Prairie Township hopes to make Broad Street a little more patriotic this summer.

Its new Hometown Heroes program aims to help families honor someone who served or is currently serving in the armed forces.

For $85, residents can purchase a banner that will be displayed on streetlight poles along West Broad Street. Each banner will feature the name, rank and image of the person being honored, the branch of service, and a star denoting active duty (blue), veteran (white), or a memorial designation (gold star).

Such banners commonly are used to celebrate holidays or promote community events, so this was a natural extension, said James Gant, Prairie Township's recreation department director, who is spearheading the project.

"There's so many people who have served that you may never know, and they are in your own community," Gant said. "We want to be a place that honors our veterans and we want it to be a living tribute that the whole community can take pride in."

To be eligible, the service member must be a current or former township resident, or a graduate of Westland High School.

The banners will be displayed from early May through early August, to cover the Memorial Day and Independence Day holidays, Gant said.

After they are displayed, the banners will be given to whoever purchased them, with the hope that the families will continue to display flags at home, Gant said.

Trustees approved the project unanimously in January.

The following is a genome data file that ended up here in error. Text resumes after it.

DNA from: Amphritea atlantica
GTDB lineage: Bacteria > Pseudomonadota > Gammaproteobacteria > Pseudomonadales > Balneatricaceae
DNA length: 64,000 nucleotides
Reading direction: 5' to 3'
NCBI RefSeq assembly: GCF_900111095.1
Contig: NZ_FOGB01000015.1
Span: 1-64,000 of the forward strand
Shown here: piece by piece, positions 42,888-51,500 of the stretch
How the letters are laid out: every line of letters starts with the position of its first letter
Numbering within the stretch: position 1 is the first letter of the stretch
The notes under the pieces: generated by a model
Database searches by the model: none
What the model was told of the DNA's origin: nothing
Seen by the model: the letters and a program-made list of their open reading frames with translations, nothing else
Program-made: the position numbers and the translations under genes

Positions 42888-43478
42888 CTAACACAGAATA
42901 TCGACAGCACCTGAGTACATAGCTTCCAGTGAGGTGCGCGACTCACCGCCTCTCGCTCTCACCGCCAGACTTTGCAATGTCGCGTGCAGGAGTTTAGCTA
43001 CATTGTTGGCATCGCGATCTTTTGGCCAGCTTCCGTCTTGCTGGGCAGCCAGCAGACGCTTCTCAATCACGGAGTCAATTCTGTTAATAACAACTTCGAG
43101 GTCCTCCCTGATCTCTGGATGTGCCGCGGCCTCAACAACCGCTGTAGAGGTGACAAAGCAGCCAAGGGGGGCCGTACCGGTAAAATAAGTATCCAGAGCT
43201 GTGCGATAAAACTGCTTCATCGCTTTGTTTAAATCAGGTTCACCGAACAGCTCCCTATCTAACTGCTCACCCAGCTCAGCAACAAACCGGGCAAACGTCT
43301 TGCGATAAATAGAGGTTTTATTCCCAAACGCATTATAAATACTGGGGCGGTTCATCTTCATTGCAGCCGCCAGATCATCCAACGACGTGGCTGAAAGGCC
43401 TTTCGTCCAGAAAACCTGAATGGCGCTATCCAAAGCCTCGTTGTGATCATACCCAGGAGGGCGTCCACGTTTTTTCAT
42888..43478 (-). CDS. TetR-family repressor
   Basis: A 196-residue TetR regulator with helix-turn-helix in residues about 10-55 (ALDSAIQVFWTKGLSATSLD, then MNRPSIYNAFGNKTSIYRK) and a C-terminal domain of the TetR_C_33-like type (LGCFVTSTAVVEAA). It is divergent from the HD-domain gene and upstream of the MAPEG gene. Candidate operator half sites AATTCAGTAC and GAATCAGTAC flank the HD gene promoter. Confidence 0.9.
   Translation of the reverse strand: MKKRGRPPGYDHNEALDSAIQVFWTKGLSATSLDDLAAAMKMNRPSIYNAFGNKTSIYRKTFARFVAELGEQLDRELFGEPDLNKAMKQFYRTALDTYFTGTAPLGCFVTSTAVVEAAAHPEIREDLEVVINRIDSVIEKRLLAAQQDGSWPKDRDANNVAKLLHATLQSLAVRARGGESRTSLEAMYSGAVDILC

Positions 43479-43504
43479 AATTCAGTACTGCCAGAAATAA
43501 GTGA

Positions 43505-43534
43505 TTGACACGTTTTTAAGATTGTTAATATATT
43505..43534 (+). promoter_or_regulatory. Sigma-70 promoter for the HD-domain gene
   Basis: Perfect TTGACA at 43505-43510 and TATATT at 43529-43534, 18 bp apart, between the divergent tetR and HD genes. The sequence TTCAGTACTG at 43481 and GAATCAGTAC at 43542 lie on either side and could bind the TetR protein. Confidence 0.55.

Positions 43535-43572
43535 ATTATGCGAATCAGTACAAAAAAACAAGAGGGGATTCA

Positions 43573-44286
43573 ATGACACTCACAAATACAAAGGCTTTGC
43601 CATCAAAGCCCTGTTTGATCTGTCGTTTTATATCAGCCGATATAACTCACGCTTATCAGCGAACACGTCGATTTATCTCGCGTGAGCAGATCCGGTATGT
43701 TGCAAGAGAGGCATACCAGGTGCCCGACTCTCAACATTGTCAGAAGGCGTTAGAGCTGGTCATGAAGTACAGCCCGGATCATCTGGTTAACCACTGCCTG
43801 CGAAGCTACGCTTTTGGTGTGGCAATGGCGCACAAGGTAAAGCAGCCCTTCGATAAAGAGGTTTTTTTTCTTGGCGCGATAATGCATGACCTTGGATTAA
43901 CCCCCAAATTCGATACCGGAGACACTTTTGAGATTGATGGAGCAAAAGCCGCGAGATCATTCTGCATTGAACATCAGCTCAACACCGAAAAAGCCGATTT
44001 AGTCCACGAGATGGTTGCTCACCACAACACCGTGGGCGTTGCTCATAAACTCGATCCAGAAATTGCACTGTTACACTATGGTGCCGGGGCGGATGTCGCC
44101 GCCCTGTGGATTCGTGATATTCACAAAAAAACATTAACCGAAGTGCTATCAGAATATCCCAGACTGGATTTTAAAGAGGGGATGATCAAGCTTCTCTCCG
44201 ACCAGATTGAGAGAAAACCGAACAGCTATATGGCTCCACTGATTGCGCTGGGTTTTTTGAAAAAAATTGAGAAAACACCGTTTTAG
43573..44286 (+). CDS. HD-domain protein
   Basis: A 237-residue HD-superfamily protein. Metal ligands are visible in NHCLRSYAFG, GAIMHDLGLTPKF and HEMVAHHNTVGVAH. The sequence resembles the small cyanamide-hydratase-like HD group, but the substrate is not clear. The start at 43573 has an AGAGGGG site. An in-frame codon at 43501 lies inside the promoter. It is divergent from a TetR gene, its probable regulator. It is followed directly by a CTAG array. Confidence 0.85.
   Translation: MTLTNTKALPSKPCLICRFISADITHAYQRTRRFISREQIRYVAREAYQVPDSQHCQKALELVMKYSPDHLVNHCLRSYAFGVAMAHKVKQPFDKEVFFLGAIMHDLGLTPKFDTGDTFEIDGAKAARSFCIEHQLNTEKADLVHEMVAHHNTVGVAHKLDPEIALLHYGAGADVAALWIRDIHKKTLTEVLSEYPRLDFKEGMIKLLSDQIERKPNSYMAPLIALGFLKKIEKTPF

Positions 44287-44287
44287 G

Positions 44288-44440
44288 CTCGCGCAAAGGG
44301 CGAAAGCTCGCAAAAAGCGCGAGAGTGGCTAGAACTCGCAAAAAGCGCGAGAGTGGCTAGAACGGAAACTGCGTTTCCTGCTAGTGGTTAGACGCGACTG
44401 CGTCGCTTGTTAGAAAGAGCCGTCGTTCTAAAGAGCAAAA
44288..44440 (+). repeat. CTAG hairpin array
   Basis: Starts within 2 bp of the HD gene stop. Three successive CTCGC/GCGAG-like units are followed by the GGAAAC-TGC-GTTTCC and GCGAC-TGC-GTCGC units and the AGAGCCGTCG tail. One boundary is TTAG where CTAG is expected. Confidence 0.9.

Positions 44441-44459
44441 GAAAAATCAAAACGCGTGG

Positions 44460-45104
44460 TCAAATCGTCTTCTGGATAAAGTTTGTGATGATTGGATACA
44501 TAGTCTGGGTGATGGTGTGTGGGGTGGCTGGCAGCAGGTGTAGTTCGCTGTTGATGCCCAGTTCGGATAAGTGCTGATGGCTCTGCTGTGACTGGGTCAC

Although none of the three township trustees come from military families, they were immediately impressed with the idea, said Steve Kennedy, trustee chairman.

"We thought it was a great idea," Kennedy said.

"They often don't get enough support, so anything we can do to help honor them is great."

The township will cover the costs associated with road crews hanging and removing the banners, township Administrator Tracy Hatmaker said.

Sponsorships and donations also will be accepted, and people can donate to help fund a specific person's banner, Gant said.

The only challenge is that the banner cannot be a surprise; the service member being honored must sign a release form, said Gant, whose father served in the Navy for more than two decades.

"I think that speaks of the sacrifice of our military -- they served, but they don't always want to be honored," Gant said. "There's so many men and women who serve because they think it's the right thing to do. It's been fun to see how many people are excited about recognizing the service of a family member."

Gant said he expects to hang at least a dozen banners in the first year but hopes the program will grow.

"Once the banners are up, I think people will start to see it and start asking questions about how to get involved," he said. "We're hoping to make it a great tradition from here on out and, hopefully, we'll see a new crop of people being honored every year."

Applications for the program will be accepted through April 2.

More information is available on the township website at


"We want to be a place that honors our veterans and we want it to be a living tribute that the whole community can take pride in."


Prairie Township recreation

department director